National Park Service
Heritage Preservation Services   —   Historic Preservation Planning Program
Phoenix, Arizona Bird's Eye View, 1885

Planning Companion

Typical Planning Process
Introduction »

Planning & Historic Contexts »

Comprehensive?

scale »

scope »

Step 1.
Planning for Planning »


Step 2.
Creating a Vision »


Step 3.
Understanding the Resources »


Step 4.
Other Planning Factors »


Step 5.
Issues and Opportunities »


Step 6.
Goals and Objectives »


Step 7.
Implementation Strategies »


Step 8.
Producing the Plan »


Step 9.
Implementating the Plan »


Step 10.
Revising the Plan »


Sources of
Additional
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A Typical Planning Process

Is It Still "Comprehensive"?

The word comprehensive in association with the phrase historic preservation planning appears at least twice in the National Historic Preservation Act. But comprehensive does not appear in the Secretary of the Interior’s Standards and Guidelines for Preservation Planning, and it has not been used in a number of years in NPS guidance on historic preservation planning.

Is there a shift in preservation planning philosophy going on? Not really.

Explanations of preservation planning in the late 1970s implicitly defined comprehensive historic preservation planning as a process that deals with all types of historic and cultural resources, considers non-resource factors and the larger context of preservation, and is integrated through a broad planning framework. This view of comprehensive remains a core concept in NPS preservation planning policy and guidance.

Webster’s dictionary defines comprehensive as “broad in scope or content,” and “marked by or showing extensive understanding.”

These concepts of comprehensiveness, when used as adjectives to describe the preferred approach to historic preservation planning, are still very valid, and should not be discarded, even though the phrase comprehensive historic preservation planning is no longer being used.

In fact, as we increasingly seek to integrate historic preservation planning into “mainstream” planning, it becomes imperative that the use of the word comprehensive not be so closely linked to historic preservation planning as if it were a particular kind of historic preservation planning (as opposed to another kind of planning).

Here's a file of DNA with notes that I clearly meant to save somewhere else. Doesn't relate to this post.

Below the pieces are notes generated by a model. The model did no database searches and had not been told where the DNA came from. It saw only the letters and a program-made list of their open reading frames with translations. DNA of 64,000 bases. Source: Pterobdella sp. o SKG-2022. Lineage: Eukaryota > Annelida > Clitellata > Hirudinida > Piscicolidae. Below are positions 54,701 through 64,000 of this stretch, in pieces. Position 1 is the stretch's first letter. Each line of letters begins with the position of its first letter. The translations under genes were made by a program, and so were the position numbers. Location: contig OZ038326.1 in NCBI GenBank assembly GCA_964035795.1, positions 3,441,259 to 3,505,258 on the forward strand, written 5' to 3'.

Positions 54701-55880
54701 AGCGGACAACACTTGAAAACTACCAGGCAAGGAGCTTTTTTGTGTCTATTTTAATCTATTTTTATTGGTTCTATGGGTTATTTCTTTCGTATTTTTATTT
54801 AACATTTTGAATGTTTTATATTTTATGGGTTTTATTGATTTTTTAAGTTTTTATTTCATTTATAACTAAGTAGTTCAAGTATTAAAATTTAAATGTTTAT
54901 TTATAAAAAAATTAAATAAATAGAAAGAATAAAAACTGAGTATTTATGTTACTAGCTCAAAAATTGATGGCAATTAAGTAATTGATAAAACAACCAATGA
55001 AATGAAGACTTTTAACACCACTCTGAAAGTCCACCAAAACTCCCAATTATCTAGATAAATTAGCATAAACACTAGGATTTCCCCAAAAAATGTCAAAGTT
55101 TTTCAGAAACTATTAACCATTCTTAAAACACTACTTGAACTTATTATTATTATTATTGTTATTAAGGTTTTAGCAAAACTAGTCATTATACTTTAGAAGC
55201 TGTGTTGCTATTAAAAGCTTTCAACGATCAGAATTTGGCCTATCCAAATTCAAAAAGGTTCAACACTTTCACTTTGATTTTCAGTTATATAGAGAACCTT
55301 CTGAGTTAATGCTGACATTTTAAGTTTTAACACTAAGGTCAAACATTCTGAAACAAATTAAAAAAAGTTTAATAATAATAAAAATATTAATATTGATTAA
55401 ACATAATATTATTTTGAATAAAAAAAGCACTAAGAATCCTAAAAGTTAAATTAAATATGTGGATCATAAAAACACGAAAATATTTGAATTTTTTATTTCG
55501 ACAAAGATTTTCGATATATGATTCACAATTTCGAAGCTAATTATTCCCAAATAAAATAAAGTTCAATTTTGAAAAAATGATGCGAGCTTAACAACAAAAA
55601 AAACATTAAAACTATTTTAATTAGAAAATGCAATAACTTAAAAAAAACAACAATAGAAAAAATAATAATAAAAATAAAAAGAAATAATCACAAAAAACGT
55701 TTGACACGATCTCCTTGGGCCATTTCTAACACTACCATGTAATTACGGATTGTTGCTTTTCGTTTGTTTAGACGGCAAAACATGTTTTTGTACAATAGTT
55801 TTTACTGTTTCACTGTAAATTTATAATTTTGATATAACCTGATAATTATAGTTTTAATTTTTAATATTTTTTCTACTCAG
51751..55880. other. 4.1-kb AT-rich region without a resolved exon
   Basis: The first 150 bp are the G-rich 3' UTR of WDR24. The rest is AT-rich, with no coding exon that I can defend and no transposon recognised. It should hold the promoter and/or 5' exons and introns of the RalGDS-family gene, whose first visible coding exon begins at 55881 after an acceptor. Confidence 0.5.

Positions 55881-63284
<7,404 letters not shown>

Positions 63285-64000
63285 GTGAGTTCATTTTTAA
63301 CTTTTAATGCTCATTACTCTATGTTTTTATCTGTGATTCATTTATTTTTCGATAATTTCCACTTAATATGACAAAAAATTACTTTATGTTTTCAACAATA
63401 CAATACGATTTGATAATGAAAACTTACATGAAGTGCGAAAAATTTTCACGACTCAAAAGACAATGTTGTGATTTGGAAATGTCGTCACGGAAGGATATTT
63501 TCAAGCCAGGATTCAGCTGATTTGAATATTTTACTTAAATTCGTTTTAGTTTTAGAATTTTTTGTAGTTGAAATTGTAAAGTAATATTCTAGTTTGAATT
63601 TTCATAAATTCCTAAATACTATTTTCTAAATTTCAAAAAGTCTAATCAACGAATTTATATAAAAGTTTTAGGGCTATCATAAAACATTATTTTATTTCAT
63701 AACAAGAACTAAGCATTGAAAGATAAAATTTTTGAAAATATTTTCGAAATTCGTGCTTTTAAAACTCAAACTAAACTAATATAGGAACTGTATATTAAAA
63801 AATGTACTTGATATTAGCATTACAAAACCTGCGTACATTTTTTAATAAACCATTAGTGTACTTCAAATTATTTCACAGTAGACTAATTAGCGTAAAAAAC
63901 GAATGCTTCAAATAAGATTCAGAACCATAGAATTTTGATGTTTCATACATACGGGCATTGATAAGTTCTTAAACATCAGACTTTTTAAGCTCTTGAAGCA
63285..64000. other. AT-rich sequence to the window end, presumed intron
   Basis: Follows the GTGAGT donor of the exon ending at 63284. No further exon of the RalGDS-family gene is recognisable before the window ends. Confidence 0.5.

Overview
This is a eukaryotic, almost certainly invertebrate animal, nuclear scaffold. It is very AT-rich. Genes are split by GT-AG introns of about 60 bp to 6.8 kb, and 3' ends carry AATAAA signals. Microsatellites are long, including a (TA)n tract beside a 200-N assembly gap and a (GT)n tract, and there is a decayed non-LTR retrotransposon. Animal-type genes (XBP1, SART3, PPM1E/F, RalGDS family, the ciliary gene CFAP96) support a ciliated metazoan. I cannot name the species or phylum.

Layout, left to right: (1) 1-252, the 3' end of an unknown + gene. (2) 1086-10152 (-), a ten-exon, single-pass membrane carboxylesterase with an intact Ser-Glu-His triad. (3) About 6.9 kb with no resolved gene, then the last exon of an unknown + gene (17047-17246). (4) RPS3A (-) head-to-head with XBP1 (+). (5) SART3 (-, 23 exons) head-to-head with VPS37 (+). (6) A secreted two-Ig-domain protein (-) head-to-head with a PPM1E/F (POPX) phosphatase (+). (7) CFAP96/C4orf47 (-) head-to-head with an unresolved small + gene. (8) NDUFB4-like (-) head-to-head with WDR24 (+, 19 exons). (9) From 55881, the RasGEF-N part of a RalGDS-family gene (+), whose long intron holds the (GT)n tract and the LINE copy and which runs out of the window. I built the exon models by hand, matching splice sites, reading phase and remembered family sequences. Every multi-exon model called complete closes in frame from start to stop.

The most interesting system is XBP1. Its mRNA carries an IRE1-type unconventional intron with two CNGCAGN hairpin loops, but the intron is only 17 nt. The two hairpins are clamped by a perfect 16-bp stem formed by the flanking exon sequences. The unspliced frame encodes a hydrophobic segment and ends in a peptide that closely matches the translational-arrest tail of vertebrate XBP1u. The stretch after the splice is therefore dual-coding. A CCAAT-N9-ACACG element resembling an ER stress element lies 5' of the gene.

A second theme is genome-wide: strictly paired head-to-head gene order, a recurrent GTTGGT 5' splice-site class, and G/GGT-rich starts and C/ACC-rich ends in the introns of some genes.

It is important that we understand that, for professional planners, especially at the local level, the term comprehensive planning has a very precise meaning. In this setting, comprehensive planning is a policy-oriented process that entails an extensive assessment of alternative strategies; coordinates a variety of jurisdiction-wide plans, programs, and procedures; and relates these to the local budget.

The local comprehensive plan, sometimes called a master plan or a general plan, is a

document (in multiple volumes for very large jurisdictions) that is the result of lengthy and intensive study and analysis. The geographic scope is the entire community and its regional environment. The time scale is long range or indefinite. Such a plan is comprehensive in that it tries to link long-range objectives to a number of interdependent elements, including population growth, economic development, land use, transportation, and community facilities.1

Also discussed in the local comprehensive plan are “the principal issues and problems of growth and decline facing the community” and “the main trends that…need the attention of public and public-private programs.”1

This concept of comprehensive is entirely compatible with the way that comprehensive has been, and continues to be, interpreted for historic preservation planning.

As we increase the level of communication and interaction with state and local planners in order to enhance historic preservation planning activities, it is essential that we not be misunderstood. Therefore, to avoid any misunderstanding, the phrase comprehensive historic preservation planning is not being used, although the concept of comprehensiveness, as defined above, should most assuredly play a key role of any historic preservation planning effort.

Additional guidance on can be found in Sources of Additional Information — just click on the menu link to the left.

1  The Practice of Local Government Planning, Second Edition, edited by Frank So and Judith Getzels, p. 13, International City Management Association, Washington, DC, 1988

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